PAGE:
Kor hummed an agreement, though it didn’t sit quite right with him. The ship could be damn near anything and anyone. Single ship mission. Reconnaissance. A wealthy old admiral taking her new prized ship on a long maiden voyage. Or a new piece on the board, yet another party looking to profit from the frontier. Kor had varying degrees of welcome for each possibility.

Chantil pointed further along the ridge where it curved away from the ship and rose toward the flowing dust above. Kor tightened the mask over his mouth, wanting more than ever to spit out the kernels of grit that had wormed their way in. The hunt resumed.

Kor felt the storm losing its bite. The sightlines through the trees grew clearer and the wind gusts became infrequent, softer. He pushed his goggles onto his forehead without much concern for blowing dust, flexing his face to work out the rings of pressure around his eyes. Chantil’s stride through the forest was undiminished. If anything Kor sensed a greater fervor to her steps as the storm waned.

They paused at the base of an ascent where the two ridges merged and rose to meet the low flowing clouds, the heights obscured by the gray fog. Chantil stopped to lean over yet another patch of ooze-eaten plants. They’d passed a few others like it, increasing in frequency as they rose in elevation.

“Thinking we let them go on their way first,” Kor said. He’d spent much of the last leg of the hunt mulling over that ship. He hadn’t come to any new conclusions. “Rather we not bump into each other.”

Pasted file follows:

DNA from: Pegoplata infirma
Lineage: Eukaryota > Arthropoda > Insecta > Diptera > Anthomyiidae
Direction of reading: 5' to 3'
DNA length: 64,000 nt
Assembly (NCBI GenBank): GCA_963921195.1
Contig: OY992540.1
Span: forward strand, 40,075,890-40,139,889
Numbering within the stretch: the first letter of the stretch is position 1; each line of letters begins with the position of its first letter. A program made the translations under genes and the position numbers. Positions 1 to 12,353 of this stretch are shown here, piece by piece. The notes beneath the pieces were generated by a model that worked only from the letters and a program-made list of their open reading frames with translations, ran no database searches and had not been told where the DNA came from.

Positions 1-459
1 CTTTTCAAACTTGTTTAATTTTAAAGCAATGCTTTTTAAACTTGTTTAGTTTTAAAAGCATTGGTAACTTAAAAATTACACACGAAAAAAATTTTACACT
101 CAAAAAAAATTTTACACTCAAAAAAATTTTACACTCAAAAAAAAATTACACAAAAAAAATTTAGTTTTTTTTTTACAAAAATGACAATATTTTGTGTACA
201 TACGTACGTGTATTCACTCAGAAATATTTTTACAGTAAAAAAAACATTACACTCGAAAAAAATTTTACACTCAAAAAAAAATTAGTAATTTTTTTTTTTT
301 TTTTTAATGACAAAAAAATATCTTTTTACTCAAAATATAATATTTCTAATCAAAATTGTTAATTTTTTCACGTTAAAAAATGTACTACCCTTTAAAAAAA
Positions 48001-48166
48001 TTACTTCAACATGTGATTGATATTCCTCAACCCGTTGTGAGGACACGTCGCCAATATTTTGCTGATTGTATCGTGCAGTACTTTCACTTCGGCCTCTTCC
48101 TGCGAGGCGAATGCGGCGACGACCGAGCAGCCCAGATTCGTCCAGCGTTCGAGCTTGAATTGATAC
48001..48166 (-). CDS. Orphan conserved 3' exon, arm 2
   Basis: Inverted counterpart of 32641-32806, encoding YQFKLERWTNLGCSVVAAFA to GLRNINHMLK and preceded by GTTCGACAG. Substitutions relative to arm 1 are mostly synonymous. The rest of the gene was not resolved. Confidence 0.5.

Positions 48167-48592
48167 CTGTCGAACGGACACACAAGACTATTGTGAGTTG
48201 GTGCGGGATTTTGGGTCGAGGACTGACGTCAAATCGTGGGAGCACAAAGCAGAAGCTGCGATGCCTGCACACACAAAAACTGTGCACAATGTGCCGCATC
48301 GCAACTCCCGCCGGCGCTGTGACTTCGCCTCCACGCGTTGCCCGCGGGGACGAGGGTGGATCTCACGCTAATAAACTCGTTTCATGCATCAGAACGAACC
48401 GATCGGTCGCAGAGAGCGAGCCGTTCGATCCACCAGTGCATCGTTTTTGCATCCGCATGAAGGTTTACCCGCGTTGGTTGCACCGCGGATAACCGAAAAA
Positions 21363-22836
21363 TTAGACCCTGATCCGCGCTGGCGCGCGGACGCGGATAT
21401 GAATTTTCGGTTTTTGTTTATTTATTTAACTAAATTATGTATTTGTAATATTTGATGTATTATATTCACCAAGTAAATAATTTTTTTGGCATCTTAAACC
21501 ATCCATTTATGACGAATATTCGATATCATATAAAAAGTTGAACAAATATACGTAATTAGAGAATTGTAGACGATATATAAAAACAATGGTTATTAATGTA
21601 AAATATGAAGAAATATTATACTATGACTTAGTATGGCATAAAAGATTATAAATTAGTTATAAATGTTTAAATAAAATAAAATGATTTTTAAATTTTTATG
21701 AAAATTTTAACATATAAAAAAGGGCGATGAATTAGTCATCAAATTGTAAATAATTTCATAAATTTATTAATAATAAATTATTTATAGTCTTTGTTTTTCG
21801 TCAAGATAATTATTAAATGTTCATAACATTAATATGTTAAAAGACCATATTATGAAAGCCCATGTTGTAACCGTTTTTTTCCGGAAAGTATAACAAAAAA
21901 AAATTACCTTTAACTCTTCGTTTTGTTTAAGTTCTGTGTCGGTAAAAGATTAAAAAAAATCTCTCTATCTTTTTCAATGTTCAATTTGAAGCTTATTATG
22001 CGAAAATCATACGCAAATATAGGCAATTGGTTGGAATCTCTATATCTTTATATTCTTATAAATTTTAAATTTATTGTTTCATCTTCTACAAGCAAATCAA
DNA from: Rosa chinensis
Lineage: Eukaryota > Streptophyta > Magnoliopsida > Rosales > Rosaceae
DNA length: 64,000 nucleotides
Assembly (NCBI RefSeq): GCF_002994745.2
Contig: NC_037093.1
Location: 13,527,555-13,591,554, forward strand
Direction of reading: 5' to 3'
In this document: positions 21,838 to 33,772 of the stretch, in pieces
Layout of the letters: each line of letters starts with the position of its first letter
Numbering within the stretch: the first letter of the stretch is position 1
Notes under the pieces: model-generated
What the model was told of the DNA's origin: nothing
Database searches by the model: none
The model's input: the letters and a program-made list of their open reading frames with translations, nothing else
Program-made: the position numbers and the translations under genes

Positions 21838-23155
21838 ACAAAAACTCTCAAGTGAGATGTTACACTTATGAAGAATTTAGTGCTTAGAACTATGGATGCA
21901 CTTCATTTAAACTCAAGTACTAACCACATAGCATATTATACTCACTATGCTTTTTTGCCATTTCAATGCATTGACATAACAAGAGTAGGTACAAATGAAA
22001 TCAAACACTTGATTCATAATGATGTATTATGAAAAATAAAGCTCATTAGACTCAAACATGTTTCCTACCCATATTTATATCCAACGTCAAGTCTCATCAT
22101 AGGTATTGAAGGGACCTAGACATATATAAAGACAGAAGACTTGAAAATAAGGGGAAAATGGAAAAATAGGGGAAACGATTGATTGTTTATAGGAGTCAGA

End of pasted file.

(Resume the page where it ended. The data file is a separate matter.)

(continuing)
“Do you think that is over-cautious?”

“You disagreeing, Doc?”

Chantil gave it a thought and shook her head.

“No. It would be best if we didn’t, ah, borrow trouble.”

Kor had to grin at the expression. The frontier was starting to stick to her. Only a few more years of losing that accent and Chantil might be able to blend in.

“We’ll keep an eye out for their like all the same. See if anyone in Gloria knows who they are.”

Chantil shifted her pack on her shoulder and gave her rifle a look-over.

“Shall we ascend, Mr. Icomb? Find the other fantastic beast on this isle?”

Kor sighed inwardly at the climb. “After you.”

 Chapter Four

Kor wasn’t much fond of hiking, all in all. Especially over rough ground while chasing gray ghosts in the skies above. Their hours in the backwoods and hills of Doralee were starting to wear him down. His legs burned and his paced slowed as he followed Chantil. Kor figured he was in better shape than this, but he’d been doing a lot of sitting around during their travels over the last couple weeks. His newfound freedom was making him a little soft.